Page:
Long Term Care Specialist

Long-term care aides sometimes called “long-term care nurse aides” or “nursing assistants” work in acute care or rehabilitation hospitals outpatient clinics or for home health agencies. However many work specifically in long term care facilities such as assisted living facilities and nursing homes. They often work alongside registered nurses and they may help make sure that physical and occupational therapists have the supplies they need for working with patients. For the most part however long-term care aides are in charge of basic care such as bathing feeding toileting turning and moving patients that are bedridden or transferring them to wheelchairs. They also take patients’ temperatures and measure their pulse blood pressure and respiration. It is important for long-term care aides to have patience and a positive attitude because they contend with physically demanding and stressful situations given that the patients they care for are often chronically incapacitated. Job openings for long-term care aides are usually in plentiful supply. According to the website www.ehow.com individuals can become certified as long-term care aides or nursing assistants with approximately 75 hours of training or whatever hours are amount mandated at the State level. When they complete this training they are eligible to take a nurse aid certification exam that is sponsored by the American Red Cross. Four- to six-week training programs are sometimes offered at community colleges or even in hospitals. Long-term care aides usually work 40 hours a week but some of those hours can be on the night and weekend shifts because patients need care 24 hours a day. Long-term care aides that are certified usually start out working for an hourly wage of approximately $9 but with experience they can earn approximately $14 an hour.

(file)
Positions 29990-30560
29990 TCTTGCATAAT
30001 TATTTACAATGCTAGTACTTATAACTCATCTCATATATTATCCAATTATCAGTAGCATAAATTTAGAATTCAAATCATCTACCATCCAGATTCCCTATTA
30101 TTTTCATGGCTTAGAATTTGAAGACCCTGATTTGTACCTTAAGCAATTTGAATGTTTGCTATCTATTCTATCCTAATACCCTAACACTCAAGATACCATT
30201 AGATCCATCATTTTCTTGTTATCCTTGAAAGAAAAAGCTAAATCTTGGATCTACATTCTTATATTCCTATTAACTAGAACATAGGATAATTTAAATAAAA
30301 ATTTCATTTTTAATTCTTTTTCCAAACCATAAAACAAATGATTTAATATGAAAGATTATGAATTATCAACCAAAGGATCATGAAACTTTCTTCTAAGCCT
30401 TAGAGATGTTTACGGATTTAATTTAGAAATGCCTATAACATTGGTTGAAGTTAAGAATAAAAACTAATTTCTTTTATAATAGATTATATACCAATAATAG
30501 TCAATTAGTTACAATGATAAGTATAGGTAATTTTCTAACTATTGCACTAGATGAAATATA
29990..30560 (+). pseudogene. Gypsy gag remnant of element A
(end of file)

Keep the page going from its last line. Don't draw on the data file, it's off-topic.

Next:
Education Required: Associate's Degree
Avg Salary: $23940.5
High Salary: $29369
Low Salary: $18512
Tasks: Feeds and bathes patients.
Moves patients from one room to another.
Tends to patients physical and emotional needs.
Works with registered nurses, occupational therapists, and physical therapists.
Also Called: Certified Nurses Aide
Nursing Assistant
Nursing Home Aide
Home Healthcare Aide
Additional Resources: http://kapiolani.hawaii.edu/object/nurseaide.html